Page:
\ˈbȧ-ˌrȧnʸ\, Robert (1876–1936),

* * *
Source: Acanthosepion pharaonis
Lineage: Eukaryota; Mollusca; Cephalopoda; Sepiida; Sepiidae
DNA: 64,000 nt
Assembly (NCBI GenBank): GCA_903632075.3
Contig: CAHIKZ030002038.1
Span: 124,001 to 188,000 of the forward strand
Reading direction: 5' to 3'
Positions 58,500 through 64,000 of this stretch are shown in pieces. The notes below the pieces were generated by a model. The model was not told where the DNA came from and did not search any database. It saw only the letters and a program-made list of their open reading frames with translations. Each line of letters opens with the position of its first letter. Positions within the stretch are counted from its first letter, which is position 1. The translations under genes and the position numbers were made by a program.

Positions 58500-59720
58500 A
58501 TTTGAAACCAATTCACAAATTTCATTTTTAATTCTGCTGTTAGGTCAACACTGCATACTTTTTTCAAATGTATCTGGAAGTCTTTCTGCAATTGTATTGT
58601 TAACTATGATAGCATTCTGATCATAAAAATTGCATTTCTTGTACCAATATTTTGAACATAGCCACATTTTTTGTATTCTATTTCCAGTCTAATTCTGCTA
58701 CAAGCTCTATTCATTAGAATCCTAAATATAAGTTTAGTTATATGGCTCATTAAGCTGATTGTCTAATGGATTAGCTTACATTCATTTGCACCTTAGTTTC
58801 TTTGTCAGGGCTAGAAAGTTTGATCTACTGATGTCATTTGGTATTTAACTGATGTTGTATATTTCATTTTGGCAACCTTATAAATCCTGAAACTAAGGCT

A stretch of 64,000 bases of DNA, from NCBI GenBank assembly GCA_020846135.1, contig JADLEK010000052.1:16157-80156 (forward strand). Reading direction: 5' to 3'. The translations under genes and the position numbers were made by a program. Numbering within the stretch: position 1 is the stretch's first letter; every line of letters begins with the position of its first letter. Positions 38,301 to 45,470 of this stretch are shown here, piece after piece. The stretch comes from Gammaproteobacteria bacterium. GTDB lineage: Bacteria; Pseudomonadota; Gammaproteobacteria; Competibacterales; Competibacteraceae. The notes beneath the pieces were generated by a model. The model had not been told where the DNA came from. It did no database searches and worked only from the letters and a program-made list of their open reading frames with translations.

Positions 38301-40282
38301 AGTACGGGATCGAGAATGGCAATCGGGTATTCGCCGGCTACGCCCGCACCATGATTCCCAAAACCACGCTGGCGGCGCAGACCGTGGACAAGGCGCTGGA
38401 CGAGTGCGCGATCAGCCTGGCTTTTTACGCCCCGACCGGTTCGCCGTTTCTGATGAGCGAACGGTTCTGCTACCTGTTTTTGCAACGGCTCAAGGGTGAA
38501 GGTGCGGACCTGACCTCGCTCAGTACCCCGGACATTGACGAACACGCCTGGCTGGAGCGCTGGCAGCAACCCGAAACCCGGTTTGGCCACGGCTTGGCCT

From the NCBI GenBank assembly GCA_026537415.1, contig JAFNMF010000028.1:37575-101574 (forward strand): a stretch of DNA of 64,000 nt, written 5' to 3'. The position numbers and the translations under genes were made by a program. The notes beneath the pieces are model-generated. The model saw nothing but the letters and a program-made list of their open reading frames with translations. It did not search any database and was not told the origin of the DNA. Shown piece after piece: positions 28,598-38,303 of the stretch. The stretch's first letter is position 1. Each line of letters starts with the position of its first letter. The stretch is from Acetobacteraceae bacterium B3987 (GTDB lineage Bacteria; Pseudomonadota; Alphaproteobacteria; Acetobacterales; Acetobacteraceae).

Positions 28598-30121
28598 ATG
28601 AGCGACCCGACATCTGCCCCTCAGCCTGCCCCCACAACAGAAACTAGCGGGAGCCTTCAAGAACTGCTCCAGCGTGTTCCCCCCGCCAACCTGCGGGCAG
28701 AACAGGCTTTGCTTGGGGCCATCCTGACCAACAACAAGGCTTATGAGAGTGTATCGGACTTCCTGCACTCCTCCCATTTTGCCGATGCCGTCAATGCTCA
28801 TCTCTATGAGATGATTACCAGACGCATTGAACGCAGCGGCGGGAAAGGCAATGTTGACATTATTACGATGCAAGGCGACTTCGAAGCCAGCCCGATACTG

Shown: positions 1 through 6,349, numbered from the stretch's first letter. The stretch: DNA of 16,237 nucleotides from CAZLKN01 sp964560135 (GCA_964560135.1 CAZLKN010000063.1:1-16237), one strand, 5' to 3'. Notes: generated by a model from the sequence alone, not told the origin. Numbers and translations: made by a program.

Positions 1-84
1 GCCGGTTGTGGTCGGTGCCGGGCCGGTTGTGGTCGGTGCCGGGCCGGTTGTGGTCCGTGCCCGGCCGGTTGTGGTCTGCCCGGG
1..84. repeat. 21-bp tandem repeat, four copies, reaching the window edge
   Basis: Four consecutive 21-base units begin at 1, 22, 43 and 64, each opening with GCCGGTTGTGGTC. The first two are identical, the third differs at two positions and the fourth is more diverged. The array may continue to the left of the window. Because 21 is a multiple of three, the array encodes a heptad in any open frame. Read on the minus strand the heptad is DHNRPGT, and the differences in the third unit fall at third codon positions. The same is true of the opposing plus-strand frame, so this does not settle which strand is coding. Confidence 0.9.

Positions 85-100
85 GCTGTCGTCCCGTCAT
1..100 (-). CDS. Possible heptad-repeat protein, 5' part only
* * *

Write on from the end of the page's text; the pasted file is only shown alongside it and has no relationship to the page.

Austrian otologist. Bárány's major field of investigation was equilibrium in humans. His investigations into the relationship between the vestibular system of the inner ear and the nervous system prepared the way for the creation of a new field of medicine, otoneurology. Studying the rotatory reaction of the vestibular system, he was able to define the sensation of dizziness in terms of such objective signs as definite eye movements and muscular reactions. In 1906 he devised two tests to measure vestibular function. The first was a caloric test that produced nystagmus by the injection of warm or cold water into the external auditory canal. The second test involved the use of a rotating chair to produce nystagmus. The chair used to administer the test is now known as the Bárány chair. In 1914, Bárány was awarded the Nobel Prize for Physiology or Medicine.